While a good old-fashioned romantic comedy certainly has its place in film, audiences have grown accustomed to the conventions of a typical “boy meets girl” movie. At this point there is very little the standard romantic comedy film can do to be truly subversive anymore.
Even the posters for these types of movies tend to look the same; they’re sold as lighthearted films that never get too dark. The relationship depicted onscreen may have a rough patch, but there seems to be an implicit understanding that a happy ending is in store.
Fortunately, for fans of quality cinema there’s another type of romance film. This is a film that isn’t afraid to explore desire in all its complexity. It may include the excitement that comes with falling in love, but it also exposes the dark side of desire.
Let’s take a look at a few films that were brave enough to treat audiences like adults.
1. Carnal Knowledge (1971)
This is a great look at the sometimes flawed adolescent male psyche. Although it can be loosely classified as a romantic comedy, Mike Nichols does an excellent job of breaking through that box by giving us two protagonists that struggle to mature over a lifetime. They obsess over women despite lacking the maturity to maintain relationships.
The fact that they have sexual encounters with women throughout the film is almost meaningless, because they almost never quite reach the level of happiness or growth they think they will.
2. That Obscure Object of Desire (1977)
Buñuel’s last film is arguably just as experimental as his earlier work. This time, we see how the surreal translates to love.
What really makes this film work is the fact that a lot of it is told in flashbacks, yet it’s still mysterious. It’s not as linear as one would think a flashback might entail. That Obscure Object of Desire is a fantastic film that really captures the sometimes inexplicable madness of love, and obsession.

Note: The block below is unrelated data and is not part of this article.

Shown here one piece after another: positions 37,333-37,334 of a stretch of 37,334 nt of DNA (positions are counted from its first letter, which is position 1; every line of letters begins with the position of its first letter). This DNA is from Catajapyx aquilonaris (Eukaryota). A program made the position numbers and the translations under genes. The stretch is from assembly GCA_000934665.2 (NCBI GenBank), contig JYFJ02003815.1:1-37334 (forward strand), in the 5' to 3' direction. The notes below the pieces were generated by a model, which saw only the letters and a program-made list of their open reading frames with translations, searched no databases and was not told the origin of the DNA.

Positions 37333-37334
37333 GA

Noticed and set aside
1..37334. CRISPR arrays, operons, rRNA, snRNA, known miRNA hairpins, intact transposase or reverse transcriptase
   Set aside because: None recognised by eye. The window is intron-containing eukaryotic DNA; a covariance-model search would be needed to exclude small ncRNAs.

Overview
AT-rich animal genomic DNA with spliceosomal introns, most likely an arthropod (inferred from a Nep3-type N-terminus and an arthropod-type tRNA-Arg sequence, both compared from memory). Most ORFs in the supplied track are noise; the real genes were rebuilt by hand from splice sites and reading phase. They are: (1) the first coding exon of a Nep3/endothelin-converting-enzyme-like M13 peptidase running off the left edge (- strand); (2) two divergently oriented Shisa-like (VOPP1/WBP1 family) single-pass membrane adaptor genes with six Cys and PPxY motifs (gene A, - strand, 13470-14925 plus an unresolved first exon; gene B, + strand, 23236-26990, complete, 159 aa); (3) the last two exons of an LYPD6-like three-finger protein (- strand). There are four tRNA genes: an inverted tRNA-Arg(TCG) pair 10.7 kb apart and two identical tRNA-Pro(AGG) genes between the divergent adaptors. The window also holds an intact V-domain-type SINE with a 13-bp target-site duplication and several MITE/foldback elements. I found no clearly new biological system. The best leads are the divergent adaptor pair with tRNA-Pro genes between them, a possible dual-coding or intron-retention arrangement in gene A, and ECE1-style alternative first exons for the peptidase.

3. Eyes Wide Shut (1999)
This film gets mentioned quite often when discussing “dark sexual films,” but it’s unavoidable. The way Kubrick balances the dream world with the waking life is so seamless it gives the film a horrifying edge.
Eyes Wide Shut is one of the few films that is not officially a “horror” film, but it will make you feel like you’re in genuine danger. You get the sense that anything could potentially happen in this film due to Tom Cruise’s character going down a path he cannot handle. The fact that this was Kubrick’s final film adds an extra layer of mystery; we will never have all the answers regarding what he was trying to say to us.
4. Looking for Mr. Goodbar (1977)
This is another film where the lead character’s curiosity spells trouble. In an attempt to escape the boredom of her existence, a teacher (played by Diane Keaton) searches for companionship and finds more than she expected.
Although the film may seem dated by today’s standards, it’s still worth watching for Diane Keaton’s Oscar-nominated performance (the cinematography was also nominated).
5. In the Realm of the Senses (1976)
If you’ve never seen it; you may have heard this film is notorious for being graphic. It has a reputation for bordering on pornography.
Looking past its sexually explicit content, it is a powerful portrait of two people trapped in a chaotic relationship. It just might be the most effective film at depicting a doomed relationship. In the Realm of the Senses shows us that when it comes to matters of the heart, logic goes out the window.